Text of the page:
using the subject, “Library Work
As a Profession”.
At the banquet Friday night Dr.
I. G. Greer, executive vice-presi
dent of the Business Foundation
of North Carolina, entertained the
group by singing several ballads,
trying to create an interest in the
ballads of the Deep South.
In the business meeting Satur
day officers were elected for the
Question: If You Could Live Over One
Incident In Your Life, What Would It Be?
“Law me! The day that Mr.
Grigg called me to ask me to
teach at A. H. S.” — Miss Lentz.
“The Concord football game
last year.” — Jean Bailey. (Who
were you with, huh?)
“A weekend I spent in Lumber
ton.” — Carolyn Williams
“Same weekend as Carolyn.” —
Sally Ausband (What happened
“I don’t know. Ask somebody.”
— Lillian Copley
“The first time I saw the
ocean.” — Virginia Helms
“Girl Scout camp on Morrow
Mountain last year.” — Sandra
“Night of the Sophomore Hop.”
(??) Nancy Morrow
“The weekend I spent at dear
old Wake Forest.” — Jane Cog-
gin. (Who goes to Wake Forest,
“Uh-I don’t know! I’ll think
about it.” Gaynelle Chandler
“I’d live some of the good times
I’ve had this year over again. •—
Jo Anne Watkins
“The day Kenny gave me his
class ring.” — Carol Herrin
“The first night I dated Bill.”
— Jane Russell. (Was that Bill’s
“Easter weekend ; this year.”
— Nancy Austin
“Going to the beach last Sept
ember when the moon was full.”
— Betty Boone
“ A niotorboat ride on the Stono
River.” — Miss Morrow
“I know, but I’m not going to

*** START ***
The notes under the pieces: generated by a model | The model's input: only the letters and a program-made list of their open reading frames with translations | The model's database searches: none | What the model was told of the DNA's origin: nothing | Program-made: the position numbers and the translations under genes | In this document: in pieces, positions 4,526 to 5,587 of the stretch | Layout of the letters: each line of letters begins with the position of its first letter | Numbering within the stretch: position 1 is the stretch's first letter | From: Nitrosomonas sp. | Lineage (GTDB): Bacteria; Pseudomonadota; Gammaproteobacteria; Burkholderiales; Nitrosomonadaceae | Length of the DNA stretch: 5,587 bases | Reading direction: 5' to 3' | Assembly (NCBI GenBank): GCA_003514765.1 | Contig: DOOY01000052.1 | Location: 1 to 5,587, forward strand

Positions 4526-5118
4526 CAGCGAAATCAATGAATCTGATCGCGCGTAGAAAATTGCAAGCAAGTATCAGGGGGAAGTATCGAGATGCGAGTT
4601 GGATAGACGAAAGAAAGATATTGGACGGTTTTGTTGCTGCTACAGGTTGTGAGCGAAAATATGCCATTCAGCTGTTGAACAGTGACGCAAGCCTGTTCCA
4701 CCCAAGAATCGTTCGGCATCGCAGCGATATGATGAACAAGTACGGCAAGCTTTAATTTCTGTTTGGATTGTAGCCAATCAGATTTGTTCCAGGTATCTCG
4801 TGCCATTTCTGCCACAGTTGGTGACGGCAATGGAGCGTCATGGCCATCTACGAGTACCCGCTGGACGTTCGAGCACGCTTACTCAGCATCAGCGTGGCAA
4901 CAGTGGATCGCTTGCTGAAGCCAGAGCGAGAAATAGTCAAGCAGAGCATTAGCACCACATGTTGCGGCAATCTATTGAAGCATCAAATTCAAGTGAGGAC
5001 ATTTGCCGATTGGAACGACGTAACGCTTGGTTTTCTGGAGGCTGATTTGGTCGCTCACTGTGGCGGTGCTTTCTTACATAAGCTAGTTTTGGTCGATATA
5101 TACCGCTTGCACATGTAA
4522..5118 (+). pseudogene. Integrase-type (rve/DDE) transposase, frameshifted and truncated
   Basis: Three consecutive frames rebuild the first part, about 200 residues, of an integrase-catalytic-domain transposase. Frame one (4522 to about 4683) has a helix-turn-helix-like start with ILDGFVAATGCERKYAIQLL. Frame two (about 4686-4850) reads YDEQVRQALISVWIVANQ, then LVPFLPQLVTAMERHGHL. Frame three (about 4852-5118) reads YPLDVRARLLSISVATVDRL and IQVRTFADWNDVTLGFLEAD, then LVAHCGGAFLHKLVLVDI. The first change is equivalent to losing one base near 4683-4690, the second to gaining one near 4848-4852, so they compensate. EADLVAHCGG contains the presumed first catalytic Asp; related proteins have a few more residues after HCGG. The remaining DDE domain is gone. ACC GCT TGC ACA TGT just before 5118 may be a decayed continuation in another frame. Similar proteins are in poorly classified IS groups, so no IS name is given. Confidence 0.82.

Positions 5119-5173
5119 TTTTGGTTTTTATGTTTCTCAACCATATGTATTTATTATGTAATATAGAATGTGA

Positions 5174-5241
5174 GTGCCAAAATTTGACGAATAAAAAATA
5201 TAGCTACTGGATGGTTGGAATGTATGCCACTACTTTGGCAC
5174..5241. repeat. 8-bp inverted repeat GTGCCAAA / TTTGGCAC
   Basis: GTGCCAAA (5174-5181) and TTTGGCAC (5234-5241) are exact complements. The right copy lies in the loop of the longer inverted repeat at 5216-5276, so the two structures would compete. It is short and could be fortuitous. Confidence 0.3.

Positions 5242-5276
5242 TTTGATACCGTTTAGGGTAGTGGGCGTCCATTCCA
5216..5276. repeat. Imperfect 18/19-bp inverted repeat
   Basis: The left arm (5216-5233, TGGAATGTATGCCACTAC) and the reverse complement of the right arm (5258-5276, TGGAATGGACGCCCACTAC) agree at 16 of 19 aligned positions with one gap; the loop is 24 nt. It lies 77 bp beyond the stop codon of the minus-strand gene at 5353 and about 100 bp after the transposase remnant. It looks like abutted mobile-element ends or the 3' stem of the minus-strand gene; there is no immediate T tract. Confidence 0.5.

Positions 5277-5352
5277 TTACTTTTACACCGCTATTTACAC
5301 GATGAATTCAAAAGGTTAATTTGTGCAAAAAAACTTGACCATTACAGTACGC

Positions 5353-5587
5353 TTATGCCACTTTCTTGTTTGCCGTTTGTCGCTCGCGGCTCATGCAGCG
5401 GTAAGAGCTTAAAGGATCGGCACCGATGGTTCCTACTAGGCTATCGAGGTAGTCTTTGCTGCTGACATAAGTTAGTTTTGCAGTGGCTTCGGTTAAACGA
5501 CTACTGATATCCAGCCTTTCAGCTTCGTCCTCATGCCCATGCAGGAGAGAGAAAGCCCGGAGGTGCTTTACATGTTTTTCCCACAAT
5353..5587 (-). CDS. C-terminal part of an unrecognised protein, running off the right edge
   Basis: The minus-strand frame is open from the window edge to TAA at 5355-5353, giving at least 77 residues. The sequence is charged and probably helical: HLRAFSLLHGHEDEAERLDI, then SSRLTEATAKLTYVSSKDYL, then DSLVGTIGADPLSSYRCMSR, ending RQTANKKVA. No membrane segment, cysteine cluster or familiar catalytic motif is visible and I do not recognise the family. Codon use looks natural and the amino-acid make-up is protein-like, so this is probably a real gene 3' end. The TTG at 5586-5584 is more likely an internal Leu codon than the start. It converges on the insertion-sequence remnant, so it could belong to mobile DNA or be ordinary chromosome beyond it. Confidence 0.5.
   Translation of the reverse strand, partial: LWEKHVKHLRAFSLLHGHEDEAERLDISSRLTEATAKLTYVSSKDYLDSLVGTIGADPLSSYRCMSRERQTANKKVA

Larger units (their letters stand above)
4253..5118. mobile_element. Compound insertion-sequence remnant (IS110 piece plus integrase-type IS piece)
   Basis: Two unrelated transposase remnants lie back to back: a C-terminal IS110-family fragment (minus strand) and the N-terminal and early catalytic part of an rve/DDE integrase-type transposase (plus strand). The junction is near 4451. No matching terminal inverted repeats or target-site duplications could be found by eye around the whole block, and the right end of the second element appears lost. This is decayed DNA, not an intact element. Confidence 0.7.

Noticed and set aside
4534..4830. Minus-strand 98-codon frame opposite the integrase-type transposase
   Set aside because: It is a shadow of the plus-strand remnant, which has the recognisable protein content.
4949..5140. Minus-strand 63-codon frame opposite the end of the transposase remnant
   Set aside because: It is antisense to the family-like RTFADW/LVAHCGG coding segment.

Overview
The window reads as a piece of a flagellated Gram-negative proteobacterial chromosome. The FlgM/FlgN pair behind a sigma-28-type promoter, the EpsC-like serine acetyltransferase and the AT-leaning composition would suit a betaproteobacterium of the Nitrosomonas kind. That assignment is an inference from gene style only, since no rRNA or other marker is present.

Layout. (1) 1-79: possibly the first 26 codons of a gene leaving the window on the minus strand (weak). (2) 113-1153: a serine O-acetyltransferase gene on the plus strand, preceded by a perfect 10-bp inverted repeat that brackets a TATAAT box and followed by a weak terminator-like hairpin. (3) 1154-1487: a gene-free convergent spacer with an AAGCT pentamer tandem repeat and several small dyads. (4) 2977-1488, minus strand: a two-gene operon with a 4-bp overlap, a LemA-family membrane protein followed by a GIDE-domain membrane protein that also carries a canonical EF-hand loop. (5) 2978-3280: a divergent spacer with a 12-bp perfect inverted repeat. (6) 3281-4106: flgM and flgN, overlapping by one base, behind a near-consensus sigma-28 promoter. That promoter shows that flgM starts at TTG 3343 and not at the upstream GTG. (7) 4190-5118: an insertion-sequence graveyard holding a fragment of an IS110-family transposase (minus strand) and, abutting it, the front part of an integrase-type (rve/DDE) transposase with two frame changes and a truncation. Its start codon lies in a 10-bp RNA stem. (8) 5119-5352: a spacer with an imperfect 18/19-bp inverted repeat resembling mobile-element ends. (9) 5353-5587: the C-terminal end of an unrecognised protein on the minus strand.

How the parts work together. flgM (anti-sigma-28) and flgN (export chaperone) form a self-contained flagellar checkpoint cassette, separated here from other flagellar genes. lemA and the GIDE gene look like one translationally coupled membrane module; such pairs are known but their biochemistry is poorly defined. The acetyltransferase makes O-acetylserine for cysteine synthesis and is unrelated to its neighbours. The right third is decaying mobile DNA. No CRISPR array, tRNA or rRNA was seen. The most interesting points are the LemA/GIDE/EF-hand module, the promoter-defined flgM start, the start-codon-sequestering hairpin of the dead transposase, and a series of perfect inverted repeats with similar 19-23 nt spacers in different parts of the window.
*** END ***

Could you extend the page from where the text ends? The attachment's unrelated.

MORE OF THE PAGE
tell YOU.” — Ellene Holbrook
“The day I went to Chester
field, S. C.” — Patsy Williford
“Last Christmas.” — Marilyn
“The Sophomore Hop.” — Joyce
“Easter Monday night in the
Kannapolis Y. M. C. A..” — Bar
bara Smith. (What were you
doing in the Y. M. C. A. ??)
“Basketball season, specially
the bus trips.” — Sue Barringer
“The day Mr. Hatley said I
could be in his Chemistry class.”
— Joe Whitley
“The day I had my first argu
ment.” — Bill Barnes. (He won’t
tell what the argument was.)
“Heck! I wouldn’t live any of it
over.” — Booge Bowers
“When I received my college
diploma.” — Mr. R. C. Hatley
“The Jr. - Sr. prom this year.”
— Cranford Hathcock
“It’s hard to say. My trip to
Florida with the scouts, I guess.”
— Charles Litaker.
“The time I fell in the river.”
— Jr. Josey
“I’d miss a World History test
again.” — Jimmy Skidmore
“October 23, 1949.” — Buddy
“The J"r. - Sr. prom this year.”
— Howard Plyler (It was fun,
“When Jane got tapped.”—Lar
“When I went on a swimming
party with ???” — Doug Archer.
(With who, Doug?)
“The time I was in a fashion
show and I got the most ap
plause.” — Neil Graham
“Well, I was mighty proud the
day I was elected principal of the
High School, so that’s the one.”
— Mr. McFadyen